Besides increased employee retention since engaged workers are 87% less likely to leave an organization, engagement and happiness makes a difference to customers and that difference is visible- 31% higher productivity, 37% higher sales, 3x higher creativity. Even without statistics or verbal communication, the message is made clear- happy workers inform the consumer (and potential investors) that the company is happy. If the company is happy, one can infer that the company is healthy, stable, and successful! This can only mean several things: more customers, more workers, and more prospects. There can be no losses when investing in engagement, only gains. Although engagement might seem like a “marketing” question, it’s a question for all. How can we create engagement in all aspects of the work environment that will allow and encourage everyone to be curious, to create, and be proud of your work? Now that’s something that impacts your bottom line, and then some.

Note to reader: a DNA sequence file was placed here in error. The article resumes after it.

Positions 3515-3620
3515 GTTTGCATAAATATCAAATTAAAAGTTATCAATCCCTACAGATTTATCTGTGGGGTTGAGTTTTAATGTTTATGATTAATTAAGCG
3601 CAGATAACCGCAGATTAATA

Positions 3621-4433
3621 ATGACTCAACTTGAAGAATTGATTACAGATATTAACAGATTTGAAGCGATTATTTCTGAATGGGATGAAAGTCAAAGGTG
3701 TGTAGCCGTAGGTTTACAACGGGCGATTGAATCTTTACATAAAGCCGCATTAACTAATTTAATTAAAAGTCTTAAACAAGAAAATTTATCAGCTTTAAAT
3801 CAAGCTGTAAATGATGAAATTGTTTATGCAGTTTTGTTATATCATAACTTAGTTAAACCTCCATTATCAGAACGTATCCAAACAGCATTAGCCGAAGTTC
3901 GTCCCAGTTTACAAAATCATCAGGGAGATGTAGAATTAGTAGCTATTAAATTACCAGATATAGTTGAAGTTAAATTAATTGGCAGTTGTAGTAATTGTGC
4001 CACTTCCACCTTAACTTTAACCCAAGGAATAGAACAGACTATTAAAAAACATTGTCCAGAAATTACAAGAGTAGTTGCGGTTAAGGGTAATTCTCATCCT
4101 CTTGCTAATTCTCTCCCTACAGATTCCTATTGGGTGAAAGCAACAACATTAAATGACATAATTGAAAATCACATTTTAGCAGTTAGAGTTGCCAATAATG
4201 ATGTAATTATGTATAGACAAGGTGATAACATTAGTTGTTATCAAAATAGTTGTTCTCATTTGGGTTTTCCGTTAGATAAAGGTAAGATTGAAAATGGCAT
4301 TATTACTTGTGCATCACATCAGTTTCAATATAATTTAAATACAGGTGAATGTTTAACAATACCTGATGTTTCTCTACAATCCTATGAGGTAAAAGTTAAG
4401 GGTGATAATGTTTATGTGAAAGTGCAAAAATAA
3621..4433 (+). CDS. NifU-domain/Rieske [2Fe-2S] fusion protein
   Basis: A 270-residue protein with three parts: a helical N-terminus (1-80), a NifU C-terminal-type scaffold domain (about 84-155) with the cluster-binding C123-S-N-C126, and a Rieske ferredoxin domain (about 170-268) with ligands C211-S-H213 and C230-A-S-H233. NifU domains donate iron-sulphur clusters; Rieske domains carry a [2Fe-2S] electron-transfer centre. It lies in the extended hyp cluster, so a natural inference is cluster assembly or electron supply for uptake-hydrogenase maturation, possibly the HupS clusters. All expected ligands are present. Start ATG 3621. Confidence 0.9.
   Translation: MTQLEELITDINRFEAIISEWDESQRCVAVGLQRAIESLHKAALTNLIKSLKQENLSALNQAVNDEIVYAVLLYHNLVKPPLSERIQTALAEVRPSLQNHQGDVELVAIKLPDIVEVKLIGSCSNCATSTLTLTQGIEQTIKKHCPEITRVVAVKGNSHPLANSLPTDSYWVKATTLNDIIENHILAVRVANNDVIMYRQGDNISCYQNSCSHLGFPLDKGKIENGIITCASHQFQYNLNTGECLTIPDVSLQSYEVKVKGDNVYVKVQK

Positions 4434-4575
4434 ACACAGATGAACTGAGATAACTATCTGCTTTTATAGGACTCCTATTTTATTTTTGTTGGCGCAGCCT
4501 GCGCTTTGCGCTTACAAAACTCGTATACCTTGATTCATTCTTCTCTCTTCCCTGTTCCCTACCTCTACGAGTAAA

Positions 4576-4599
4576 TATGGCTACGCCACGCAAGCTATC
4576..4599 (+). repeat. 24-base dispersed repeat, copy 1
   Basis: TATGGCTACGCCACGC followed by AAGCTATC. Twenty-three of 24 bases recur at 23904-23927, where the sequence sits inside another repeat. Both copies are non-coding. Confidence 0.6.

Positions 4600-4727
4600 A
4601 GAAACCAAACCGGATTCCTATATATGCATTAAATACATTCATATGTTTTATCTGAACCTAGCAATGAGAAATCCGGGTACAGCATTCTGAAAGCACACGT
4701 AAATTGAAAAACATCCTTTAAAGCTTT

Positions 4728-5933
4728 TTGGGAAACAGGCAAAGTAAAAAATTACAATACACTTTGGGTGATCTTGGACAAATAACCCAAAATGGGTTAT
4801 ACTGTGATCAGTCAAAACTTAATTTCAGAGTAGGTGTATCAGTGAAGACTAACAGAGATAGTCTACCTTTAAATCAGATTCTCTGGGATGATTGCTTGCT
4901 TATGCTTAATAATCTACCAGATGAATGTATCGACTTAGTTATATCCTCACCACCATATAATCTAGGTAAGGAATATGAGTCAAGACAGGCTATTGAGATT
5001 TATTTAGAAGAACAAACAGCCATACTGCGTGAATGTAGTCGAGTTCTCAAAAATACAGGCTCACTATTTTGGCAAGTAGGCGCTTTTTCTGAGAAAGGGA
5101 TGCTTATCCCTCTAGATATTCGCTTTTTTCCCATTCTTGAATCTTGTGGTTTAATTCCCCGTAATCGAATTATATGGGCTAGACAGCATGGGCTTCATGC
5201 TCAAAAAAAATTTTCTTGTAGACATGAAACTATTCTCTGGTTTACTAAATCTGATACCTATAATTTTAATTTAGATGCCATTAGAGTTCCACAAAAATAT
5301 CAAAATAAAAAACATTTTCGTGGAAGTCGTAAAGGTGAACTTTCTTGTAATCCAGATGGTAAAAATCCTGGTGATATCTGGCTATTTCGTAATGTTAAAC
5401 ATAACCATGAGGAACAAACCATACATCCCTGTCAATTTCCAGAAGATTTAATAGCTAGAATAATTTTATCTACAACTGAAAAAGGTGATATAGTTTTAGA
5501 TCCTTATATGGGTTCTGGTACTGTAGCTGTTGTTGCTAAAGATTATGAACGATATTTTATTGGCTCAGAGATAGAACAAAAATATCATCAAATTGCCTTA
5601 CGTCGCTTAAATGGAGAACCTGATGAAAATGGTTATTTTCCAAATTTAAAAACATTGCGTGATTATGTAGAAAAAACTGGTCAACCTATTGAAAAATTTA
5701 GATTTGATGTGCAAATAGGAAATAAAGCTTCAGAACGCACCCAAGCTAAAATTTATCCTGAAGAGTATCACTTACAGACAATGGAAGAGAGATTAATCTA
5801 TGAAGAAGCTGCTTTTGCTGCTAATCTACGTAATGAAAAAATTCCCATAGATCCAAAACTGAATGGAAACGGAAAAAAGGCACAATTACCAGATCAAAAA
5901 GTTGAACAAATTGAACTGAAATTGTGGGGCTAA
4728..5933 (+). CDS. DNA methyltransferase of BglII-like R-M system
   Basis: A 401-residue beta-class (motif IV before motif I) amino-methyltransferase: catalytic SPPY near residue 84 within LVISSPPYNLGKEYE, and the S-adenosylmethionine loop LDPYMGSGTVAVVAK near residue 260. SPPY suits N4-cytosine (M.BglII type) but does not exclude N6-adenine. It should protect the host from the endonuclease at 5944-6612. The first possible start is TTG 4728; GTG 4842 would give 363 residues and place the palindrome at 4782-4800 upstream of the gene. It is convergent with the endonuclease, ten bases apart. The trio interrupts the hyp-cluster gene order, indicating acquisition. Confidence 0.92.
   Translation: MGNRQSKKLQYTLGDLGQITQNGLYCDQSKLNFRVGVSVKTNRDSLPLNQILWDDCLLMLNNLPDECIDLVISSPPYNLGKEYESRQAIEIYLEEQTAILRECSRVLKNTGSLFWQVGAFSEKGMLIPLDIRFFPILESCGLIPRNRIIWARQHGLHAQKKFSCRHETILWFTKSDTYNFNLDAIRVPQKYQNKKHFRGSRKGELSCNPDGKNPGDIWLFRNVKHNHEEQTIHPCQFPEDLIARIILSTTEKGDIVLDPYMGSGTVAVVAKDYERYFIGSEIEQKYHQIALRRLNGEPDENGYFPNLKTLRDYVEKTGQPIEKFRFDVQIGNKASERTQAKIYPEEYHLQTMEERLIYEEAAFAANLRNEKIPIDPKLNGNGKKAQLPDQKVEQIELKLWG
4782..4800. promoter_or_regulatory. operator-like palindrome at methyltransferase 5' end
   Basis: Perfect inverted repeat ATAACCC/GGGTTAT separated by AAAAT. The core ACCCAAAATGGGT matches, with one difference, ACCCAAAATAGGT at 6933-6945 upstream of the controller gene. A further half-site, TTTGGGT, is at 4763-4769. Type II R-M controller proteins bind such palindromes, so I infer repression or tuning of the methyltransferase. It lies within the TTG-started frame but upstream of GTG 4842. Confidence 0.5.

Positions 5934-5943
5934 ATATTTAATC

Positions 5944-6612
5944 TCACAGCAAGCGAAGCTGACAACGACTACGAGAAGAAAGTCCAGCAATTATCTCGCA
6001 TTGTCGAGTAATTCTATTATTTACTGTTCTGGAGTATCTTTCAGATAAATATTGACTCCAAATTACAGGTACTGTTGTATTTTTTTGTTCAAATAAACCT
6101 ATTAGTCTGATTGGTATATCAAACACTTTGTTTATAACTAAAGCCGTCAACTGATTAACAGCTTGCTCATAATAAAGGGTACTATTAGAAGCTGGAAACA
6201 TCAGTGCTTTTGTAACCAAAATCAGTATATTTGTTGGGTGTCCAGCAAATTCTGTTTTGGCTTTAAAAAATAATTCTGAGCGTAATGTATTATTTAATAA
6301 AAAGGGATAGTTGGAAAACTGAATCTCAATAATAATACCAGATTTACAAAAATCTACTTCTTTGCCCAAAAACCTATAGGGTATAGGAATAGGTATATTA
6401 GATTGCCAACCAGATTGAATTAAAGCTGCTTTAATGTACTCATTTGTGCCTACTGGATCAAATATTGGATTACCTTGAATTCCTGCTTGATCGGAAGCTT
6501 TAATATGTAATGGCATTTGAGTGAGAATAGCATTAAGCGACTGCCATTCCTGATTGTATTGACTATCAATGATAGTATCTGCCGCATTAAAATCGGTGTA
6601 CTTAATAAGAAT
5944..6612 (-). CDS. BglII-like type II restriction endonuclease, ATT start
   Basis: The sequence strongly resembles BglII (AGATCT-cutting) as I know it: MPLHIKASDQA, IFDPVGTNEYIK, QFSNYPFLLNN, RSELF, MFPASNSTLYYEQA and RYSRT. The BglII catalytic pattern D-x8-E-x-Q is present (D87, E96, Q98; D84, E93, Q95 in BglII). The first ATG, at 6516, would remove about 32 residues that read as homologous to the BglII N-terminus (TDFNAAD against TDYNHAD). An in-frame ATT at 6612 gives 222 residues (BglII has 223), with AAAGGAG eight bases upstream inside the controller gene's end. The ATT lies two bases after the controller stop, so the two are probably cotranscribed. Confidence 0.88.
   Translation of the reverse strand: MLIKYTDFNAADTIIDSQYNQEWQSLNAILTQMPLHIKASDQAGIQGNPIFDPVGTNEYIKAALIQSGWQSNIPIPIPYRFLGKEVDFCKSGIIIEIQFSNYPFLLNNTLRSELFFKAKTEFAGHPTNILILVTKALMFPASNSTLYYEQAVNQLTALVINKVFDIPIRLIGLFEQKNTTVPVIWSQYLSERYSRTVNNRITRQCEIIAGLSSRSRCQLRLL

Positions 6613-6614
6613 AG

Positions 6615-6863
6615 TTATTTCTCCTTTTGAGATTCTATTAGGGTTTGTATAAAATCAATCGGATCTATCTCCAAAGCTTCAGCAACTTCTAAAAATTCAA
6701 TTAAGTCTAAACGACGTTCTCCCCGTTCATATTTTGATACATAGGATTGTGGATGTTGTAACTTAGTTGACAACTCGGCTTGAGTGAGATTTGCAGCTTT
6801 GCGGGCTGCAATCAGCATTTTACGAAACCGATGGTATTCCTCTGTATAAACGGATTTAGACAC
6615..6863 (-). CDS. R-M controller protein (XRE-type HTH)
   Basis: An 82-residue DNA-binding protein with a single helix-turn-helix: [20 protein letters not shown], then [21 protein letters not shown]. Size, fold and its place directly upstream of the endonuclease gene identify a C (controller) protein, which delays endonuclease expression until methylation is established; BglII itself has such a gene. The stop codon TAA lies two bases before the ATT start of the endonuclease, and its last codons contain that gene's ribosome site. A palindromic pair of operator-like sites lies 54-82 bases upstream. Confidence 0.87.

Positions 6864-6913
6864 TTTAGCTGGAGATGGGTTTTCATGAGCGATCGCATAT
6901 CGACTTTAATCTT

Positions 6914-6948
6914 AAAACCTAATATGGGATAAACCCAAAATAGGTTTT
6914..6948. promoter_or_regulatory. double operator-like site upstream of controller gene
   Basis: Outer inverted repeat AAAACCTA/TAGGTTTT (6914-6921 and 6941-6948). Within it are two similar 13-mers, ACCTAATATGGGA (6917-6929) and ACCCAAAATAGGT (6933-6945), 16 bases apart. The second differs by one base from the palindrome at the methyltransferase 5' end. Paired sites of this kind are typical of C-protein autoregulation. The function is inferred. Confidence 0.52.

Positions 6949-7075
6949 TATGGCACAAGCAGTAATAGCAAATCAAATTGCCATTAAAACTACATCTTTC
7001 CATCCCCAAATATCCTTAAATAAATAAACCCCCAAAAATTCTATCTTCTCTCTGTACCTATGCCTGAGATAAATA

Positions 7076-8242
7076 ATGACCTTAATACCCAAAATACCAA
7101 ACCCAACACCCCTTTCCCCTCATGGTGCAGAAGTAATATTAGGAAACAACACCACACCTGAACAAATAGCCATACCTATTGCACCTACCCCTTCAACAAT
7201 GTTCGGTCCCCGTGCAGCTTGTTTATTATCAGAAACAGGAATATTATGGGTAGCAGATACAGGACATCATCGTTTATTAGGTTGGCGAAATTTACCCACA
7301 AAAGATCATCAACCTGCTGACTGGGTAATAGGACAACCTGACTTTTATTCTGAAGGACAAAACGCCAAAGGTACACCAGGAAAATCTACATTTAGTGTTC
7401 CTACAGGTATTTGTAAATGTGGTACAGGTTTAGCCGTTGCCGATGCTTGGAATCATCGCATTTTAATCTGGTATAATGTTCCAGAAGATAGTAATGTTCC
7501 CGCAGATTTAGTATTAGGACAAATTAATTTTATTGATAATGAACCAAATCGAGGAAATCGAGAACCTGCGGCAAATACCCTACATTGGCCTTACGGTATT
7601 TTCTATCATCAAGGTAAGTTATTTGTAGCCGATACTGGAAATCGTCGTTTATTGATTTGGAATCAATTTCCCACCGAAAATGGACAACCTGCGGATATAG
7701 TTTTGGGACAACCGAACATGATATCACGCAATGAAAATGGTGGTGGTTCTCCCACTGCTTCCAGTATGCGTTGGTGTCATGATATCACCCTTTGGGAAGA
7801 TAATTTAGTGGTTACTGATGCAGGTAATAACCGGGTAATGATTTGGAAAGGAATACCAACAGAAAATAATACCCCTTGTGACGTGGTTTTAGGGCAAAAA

If you’re in the event and experiential industry and wanted to learn about the hottest and most talked-about topics in our industry, the epicenter of these discussions occurred about a week ago in Salt Lake City at the Event Marketing Summit. Current and aspiring industry leaders from around the world assemble to recap and discuss best practices in meetings, events, experiential, digital and production.
Keynote and breakout speakers included corporate marketing executives from Mercedes-Benz, Anheuser-Busch, HP, Match.com and event agencies that have won big awards for their work. Top editors from Event Marketing Magazine also shared their insights about social and business trends that are or will be affecting the direction of our industry. While there were literally dozens of trends, I sifted through them all to bring you some of the most notable topics discussed over the three day session…